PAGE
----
What level should you record to? Well the answer is in the meters of your DAW. For instance, Pro Tools has green lights up to around -13 dBFS or so, canary yellow up to -3 dBFS, golden-yellow over that. And right at the top there is a single red.
Clearly the inference is that you should aim to be in the golden zone, in other words peaking above -3 dBFS. This would accord with the philosophy of digital recording that best performance is achieved when the signal level is as high as possible, without clipping of course.
In reality however, as long as your signal is bobbing up and down in the canary yellow zone in a 24-bit recording, then it is perfectly OK for all practical purposes. It will save you time being over-finicky in level setting, and it will also allow headroom for any unexpected peaks.
However at Audio Masterclass and Audio Masterclass we often get sent material that doesn't even hit -20 dBFS, ever. Plainly, that is far too low. An original recording needs at least touching the yellow.
While recording in the yellow zone is fine and has certain benefits, when you create a piece of finished work for a client, they will expect its level to be of what I could call the 'normally expected level'.
In other words it should be comparable in level to other commonly-found audio produced by professionals.
If you are recording music in a genre that is normally put through the volume-maximizing mastering process, then you need to peak right at the top... 0 dBFS.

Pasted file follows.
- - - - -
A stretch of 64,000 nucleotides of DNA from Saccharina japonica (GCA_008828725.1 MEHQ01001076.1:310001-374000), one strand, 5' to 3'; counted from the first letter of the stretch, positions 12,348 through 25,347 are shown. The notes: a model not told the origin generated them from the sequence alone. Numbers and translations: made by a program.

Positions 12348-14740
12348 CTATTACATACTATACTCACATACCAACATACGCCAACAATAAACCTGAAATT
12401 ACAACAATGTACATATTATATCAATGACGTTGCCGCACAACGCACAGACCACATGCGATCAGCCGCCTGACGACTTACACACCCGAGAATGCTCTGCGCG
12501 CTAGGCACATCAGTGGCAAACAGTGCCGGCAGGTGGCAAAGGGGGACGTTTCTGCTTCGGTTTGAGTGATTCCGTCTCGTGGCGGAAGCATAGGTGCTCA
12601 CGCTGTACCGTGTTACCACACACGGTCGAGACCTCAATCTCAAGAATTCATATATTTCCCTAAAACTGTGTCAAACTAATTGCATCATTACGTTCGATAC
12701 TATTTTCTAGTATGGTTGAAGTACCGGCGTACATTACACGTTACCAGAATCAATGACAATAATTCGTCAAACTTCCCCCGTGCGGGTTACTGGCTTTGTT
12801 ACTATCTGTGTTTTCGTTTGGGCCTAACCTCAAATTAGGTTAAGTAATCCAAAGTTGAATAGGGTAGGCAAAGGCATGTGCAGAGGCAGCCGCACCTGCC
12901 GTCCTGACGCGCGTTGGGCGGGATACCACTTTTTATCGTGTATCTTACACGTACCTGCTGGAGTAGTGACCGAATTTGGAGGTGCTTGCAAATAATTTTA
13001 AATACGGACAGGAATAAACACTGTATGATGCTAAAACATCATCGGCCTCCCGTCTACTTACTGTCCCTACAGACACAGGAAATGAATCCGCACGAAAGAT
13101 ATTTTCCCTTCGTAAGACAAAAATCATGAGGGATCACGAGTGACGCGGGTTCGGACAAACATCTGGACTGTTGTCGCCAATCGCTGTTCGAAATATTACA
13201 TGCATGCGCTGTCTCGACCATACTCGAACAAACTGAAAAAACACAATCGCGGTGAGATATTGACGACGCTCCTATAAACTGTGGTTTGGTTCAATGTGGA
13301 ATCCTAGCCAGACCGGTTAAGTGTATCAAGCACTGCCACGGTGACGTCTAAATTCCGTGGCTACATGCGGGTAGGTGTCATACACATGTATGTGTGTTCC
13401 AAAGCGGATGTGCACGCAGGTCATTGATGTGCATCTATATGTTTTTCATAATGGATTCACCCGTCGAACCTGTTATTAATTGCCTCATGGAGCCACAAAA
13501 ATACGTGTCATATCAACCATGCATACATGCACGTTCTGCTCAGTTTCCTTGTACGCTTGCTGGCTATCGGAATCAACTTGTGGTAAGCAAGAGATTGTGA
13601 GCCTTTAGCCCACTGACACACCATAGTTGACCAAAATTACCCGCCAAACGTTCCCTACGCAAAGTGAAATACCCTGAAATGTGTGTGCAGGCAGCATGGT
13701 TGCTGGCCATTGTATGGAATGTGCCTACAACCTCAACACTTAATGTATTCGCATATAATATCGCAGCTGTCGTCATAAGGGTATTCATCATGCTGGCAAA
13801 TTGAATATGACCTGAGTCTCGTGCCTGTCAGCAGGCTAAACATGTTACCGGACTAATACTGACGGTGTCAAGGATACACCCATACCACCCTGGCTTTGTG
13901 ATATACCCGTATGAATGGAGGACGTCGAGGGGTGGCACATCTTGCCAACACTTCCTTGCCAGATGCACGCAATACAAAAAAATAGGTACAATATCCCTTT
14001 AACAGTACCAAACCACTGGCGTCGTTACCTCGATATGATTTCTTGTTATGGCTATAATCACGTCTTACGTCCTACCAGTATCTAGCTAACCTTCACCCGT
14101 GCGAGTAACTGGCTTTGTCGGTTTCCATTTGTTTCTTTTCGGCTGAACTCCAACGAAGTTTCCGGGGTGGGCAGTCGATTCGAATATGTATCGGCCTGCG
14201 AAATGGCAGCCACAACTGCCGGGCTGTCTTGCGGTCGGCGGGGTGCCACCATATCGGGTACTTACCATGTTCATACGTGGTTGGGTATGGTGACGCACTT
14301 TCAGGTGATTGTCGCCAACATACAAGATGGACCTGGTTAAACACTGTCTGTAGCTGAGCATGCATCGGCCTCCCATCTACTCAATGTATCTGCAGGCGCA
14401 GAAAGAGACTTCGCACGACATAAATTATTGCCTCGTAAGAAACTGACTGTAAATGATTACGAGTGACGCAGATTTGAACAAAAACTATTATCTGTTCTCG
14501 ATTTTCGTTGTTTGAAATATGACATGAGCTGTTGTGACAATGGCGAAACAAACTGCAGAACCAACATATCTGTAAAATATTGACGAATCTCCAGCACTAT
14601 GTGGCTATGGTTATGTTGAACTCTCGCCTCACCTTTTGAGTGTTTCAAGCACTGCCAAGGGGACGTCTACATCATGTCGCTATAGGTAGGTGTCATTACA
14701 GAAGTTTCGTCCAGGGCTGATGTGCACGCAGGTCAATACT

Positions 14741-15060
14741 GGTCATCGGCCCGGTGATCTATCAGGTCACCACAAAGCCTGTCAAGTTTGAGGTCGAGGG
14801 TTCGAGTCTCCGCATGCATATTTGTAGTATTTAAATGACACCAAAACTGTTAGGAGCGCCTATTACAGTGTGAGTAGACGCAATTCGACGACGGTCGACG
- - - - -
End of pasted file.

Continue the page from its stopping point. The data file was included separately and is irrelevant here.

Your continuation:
For any other kind of audio, if it peaks somewhere around -2 dBFS, then it will be fine. Any lower than -6 dBFS and it's starting to sound a little on the quiet side in comparison with everything else.
As we can see therefore, there can be a difference between the levels that are good for recording, and the levels that are good for finished work. Finished work must fulfill the client's expectations. And a client that doesn't have their expectations fulfilled will go somewhere else to have the work done.
If you are recording for a radio or TV broadcaster, they may have formal standards. Find out what they are and stick to them.
There is another point to bear in mind if you are an audio perfectionist...
It is possible for levels above 0 dBFS to be created in a digital-to-analog converter, at the listener's end of the chain. This is fine, except for those converters that can't handle these so-called intersample peaks.
In this case you would regard around -3 dBFS as your peak level for final output. Or equip yourself with an intersample peak meter.
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